E-scooter sales boom in Queensland but confusion over rules, council uptake continues Leave a comment

Over the past few years, the popularity of e-bikes and e-scooters has continued to soar in Queensland as adults and children choose electric over pedal power.

Federal and state regulations have struggled to keep up with the new technology, meaning riders may inadvertently be breaking the law.

Some of the confusion around e-scooters and e-bikes is regarding the areas where they can and cannot be ridden.

In Queensland, e-scooters are only allowed on footpaths where they can travel up to 25 kilometres per hour, while e-bikes are allowed on footpaths and roads.

Traditional push bikes are only allowed on the road and designated bike lanes.

Queensland is the only state or territory where a rider can travel at speeds above 10kph on a footpath.

E-scooter uptake surges

Anthony Van Duyn is the owner of Cairns Electric Bikes and said the government had failed to keep up with the technology.

“In 2012, there were 27 million e-bikes sold in China where they were aimed at people that couldn’t afford a car,” he said.

“In China and Europe, e-bikes were mainly ridden by commuters who didn’t want to arrive at work in a sweat.

Anthony Van Duyn from Cairns Electric Bikes standing out front of his shop with several scooters
Anthony Van Duyn from Cairns Electric Bikes says the current rules for e-bikes and e-scooters are inconsistent.(

ABC Far North: Phil Brandel


Mr Van Duyn said e-scooters are now his biggest seller.

“We started as an e-bike dealer. We were never very big on pushbike sales,” he said.

“E-bike sales have increased about 20 per cent per year.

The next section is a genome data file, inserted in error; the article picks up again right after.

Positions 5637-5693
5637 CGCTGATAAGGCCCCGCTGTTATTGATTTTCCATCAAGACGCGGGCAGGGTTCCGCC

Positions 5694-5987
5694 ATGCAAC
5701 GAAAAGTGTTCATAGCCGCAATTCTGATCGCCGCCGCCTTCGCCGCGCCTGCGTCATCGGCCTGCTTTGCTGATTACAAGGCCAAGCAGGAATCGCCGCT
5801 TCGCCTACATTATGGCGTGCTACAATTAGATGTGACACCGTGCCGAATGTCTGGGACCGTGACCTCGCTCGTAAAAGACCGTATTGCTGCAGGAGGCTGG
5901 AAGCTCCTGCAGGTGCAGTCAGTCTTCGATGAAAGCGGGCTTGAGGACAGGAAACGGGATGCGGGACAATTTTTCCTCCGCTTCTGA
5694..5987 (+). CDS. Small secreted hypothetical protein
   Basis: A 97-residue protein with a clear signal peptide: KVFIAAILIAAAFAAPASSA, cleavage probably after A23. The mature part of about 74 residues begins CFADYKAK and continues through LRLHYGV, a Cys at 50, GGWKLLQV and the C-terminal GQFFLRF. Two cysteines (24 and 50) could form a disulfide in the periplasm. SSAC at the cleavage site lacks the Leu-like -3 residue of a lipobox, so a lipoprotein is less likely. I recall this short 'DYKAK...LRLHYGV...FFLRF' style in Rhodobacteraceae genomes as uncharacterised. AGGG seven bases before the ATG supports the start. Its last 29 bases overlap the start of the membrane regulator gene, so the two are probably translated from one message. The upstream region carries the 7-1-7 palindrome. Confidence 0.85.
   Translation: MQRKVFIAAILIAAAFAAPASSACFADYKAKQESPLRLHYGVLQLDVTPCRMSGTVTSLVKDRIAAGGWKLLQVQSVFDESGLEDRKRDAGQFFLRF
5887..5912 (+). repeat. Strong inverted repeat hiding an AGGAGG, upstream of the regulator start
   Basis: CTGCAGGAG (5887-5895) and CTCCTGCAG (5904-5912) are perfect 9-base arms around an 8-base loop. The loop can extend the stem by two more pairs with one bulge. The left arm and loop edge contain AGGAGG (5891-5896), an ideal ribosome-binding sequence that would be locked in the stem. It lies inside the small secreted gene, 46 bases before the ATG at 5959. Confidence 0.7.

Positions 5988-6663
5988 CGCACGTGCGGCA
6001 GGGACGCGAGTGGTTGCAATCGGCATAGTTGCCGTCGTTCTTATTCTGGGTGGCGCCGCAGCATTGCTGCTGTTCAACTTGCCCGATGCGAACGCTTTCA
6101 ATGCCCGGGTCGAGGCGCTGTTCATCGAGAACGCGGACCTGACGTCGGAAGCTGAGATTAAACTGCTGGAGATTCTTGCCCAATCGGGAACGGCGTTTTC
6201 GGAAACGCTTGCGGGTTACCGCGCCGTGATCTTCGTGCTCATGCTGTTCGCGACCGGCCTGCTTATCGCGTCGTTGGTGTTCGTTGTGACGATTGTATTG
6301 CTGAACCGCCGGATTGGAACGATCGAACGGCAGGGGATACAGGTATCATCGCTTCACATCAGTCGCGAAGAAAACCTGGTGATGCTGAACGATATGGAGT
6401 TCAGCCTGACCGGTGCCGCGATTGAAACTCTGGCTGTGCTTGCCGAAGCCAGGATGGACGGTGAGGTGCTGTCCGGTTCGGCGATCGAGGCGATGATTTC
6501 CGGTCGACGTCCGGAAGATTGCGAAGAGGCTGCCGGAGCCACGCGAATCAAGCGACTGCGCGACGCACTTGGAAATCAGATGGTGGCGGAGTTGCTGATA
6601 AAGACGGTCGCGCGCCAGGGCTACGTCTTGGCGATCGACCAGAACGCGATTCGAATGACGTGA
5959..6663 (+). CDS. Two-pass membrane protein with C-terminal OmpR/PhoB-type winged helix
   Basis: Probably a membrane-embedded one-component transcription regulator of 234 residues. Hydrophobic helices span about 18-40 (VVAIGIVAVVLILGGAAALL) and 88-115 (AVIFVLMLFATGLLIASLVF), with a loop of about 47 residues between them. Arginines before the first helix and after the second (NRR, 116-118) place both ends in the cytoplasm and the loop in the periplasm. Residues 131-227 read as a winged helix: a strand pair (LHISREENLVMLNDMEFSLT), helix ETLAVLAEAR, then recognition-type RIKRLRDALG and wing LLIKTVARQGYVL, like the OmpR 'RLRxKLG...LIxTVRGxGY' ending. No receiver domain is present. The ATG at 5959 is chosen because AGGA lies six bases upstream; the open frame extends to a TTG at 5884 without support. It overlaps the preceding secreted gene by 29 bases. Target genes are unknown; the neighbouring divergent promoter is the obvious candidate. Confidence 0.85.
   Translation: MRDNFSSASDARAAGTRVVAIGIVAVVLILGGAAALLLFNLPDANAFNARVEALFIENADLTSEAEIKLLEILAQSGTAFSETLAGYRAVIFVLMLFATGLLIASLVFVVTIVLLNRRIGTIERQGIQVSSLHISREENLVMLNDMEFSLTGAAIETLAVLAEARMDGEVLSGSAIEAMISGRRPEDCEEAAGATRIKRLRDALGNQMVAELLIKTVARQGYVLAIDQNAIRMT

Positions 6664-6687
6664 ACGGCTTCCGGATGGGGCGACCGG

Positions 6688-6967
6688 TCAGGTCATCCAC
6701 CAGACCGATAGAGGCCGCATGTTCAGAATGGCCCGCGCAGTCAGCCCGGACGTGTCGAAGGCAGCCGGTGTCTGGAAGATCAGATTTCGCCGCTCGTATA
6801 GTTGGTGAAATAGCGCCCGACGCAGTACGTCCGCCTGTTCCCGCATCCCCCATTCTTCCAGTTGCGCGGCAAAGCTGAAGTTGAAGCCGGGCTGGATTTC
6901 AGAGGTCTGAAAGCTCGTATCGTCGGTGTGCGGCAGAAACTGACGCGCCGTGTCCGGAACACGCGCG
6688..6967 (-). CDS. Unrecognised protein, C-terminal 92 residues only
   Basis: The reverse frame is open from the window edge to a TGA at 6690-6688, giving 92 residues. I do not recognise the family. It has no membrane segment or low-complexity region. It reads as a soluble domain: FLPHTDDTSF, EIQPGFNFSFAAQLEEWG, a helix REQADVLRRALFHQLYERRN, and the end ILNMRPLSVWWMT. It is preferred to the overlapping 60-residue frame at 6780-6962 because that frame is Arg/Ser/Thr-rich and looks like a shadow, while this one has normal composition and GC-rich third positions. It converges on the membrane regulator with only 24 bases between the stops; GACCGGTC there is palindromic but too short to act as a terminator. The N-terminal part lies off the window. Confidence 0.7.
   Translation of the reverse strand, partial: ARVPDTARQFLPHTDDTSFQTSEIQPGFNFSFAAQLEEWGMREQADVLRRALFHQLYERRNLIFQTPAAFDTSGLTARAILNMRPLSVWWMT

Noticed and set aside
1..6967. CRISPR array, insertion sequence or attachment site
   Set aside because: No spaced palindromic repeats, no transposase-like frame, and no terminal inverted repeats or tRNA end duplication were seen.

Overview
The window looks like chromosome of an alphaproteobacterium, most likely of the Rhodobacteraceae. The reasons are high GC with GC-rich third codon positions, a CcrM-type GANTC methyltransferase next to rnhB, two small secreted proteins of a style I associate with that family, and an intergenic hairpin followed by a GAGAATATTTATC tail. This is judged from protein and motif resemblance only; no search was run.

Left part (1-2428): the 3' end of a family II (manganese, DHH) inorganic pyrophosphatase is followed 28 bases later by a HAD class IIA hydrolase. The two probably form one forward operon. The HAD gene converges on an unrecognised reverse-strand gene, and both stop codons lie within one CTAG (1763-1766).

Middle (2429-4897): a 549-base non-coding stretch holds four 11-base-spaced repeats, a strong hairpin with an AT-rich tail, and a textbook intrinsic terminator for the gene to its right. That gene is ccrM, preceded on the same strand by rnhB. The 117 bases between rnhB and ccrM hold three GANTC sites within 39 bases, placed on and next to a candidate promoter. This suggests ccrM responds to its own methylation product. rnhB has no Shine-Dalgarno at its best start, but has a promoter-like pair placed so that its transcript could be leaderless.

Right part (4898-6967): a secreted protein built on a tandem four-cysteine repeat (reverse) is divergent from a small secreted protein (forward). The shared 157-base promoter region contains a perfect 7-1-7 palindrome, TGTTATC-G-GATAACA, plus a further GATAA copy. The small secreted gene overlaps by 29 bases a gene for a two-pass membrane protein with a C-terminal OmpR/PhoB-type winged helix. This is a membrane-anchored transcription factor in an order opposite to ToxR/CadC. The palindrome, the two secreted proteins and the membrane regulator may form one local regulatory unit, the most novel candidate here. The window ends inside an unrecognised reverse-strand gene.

A scooter next to the laggon on the Cairns Esplanade
A private scooter on the Esplanade after Cairns Regional Council voted against a trial of shared electric scooters in 2019.(

ABC Far North: Phil Brandel


Councils vary in uptake

In September 2020, Neuron e-scooters launched in Townsville, allowing people to grab a scooter from the side of the road and swipe on and swipe off as they use them.

The shared scooters are equipped with geofencing technology which controls where e-scooters are ridden, parked, and how fast the scooters can travel in certain areas.

Rockhampton Regional Council put out expressions of interest last month for an operator for a hire fleet of e-scooters in the city.

Further taking on the challenge, the Yarrabah Aboriginal Shire Council is aiming to become the first Indigenous local council to roll out a network of electronic transport including electric buses, rideshare vehicles, e-bikes, and scooters.

The uptake compares favourably to the Cairns Regional Council, which in 2019 voted against a push for a trial of shared electric scooters due to inadequate footpaths and concerns over crashes.

Mr Van Duyn said it was inconsistent and confusing, and e-scooter riders say they do not understand why they cannot ride on the road where push bikes and e-bikes can. 

“Why don’t we just allow them to have access to the bike lane on the side of the road?

“E-scooters can go faster than a push bike, but they must stay on the footpath.”

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